Here, from the Lancet: ‘Outdoor workers have a decreased risk of melanoma compared with indoor workers, suggesting that chronic sunlight exposure can have a protective effect.
Further, some melanomas form on sun-exposed regions; others do not…
Which means that, if you start taking a statin aged fifty, and keep taking it religiously for thirty years, you could expect to live for an extra: 6 x 4 days = 24 days. Most of what is hyped by the pharmaceutical industry, and others, sits on the cusp of completely and utterly irrelevant. Who cares, the effect on life expectancy is in the order of a couple of days – either way.
Looking at preventative cardiovascular medications, the only ones that make a really major difference are anti-coagulants (blood thinners) such as warfarin, rivaroxaban, apixaban and suchlike.
These findings should lead to a reconsideration of the treatment of ‘early’ lesions, a search for better diagnostic methods to distinguish them from truly malignant melanomas, re- evaluation of the role of ultraviolet radiation and recommendations for protection from it, as well as the need for a new direction in the search for the cause of melanoma.’ In short, the rise in malignant melanoma is most likely an artefact, driven by diagnostic drift, and an increased recognition of early, benign lesions (‘lesion’ is just a word for an abnormal ‘thing’ found on the body).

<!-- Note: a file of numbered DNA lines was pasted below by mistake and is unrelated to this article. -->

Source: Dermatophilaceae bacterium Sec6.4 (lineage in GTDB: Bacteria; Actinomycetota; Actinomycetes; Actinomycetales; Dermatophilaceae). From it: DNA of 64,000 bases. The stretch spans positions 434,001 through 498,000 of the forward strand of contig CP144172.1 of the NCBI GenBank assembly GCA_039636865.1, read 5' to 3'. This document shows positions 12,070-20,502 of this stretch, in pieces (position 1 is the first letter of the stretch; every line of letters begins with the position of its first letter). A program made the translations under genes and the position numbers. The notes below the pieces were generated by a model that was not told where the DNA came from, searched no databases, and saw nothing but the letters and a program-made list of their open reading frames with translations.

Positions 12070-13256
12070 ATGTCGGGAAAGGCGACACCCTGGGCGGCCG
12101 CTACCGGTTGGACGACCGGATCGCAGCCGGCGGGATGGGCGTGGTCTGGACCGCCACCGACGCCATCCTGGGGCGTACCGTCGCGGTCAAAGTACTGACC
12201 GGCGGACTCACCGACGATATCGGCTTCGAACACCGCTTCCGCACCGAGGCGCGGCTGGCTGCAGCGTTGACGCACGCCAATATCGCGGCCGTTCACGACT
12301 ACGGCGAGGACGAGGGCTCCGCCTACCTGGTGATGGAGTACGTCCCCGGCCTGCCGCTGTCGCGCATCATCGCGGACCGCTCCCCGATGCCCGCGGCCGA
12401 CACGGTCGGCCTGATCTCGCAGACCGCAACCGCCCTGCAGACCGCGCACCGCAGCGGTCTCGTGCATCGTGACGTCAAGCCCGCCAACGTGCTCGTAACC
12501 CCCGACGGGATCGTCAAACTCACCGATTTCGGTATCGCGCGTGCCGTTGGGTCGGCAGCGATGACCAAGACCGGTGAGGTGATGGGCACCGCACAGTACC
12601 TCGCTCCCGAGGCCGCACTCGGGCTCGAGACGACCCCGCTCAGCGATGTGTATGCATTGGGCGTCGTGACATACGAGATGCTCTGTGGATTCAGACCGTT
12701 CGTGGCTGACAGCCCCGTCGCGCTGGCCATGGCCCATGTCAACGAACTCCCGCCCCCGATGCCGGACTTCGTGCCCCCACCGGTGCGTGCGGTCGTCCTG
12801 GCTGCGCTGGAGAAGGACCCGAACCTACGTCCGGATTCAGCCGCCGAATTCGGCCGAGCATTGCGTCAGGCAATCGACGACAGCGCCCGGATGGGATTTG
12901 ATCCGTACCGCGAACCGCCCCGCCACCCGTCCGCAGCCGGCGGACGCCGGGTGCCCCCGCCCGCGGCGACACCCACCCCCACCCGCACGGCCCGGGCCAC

But does sun exposure cause, or increase, the risk of, malignant melanoma?
Smoking, for example, does not just cause CVD; it also causes lung cancer, chronic obstructive pulmonary disease (COPD) and many other unpleasant things.
So, you could call this instalment of the blog: “How to remain healthier and live longer”.
So, I would recommend never, ever, taking these long-term.
You might also want to try reducing weight, alcohol intake, stress/strain, and carbohydrate intake at the same time to see if you can flip out of atrial fibrillation naturally. Moving away from that slight detour, what are the other real, big-ticket items?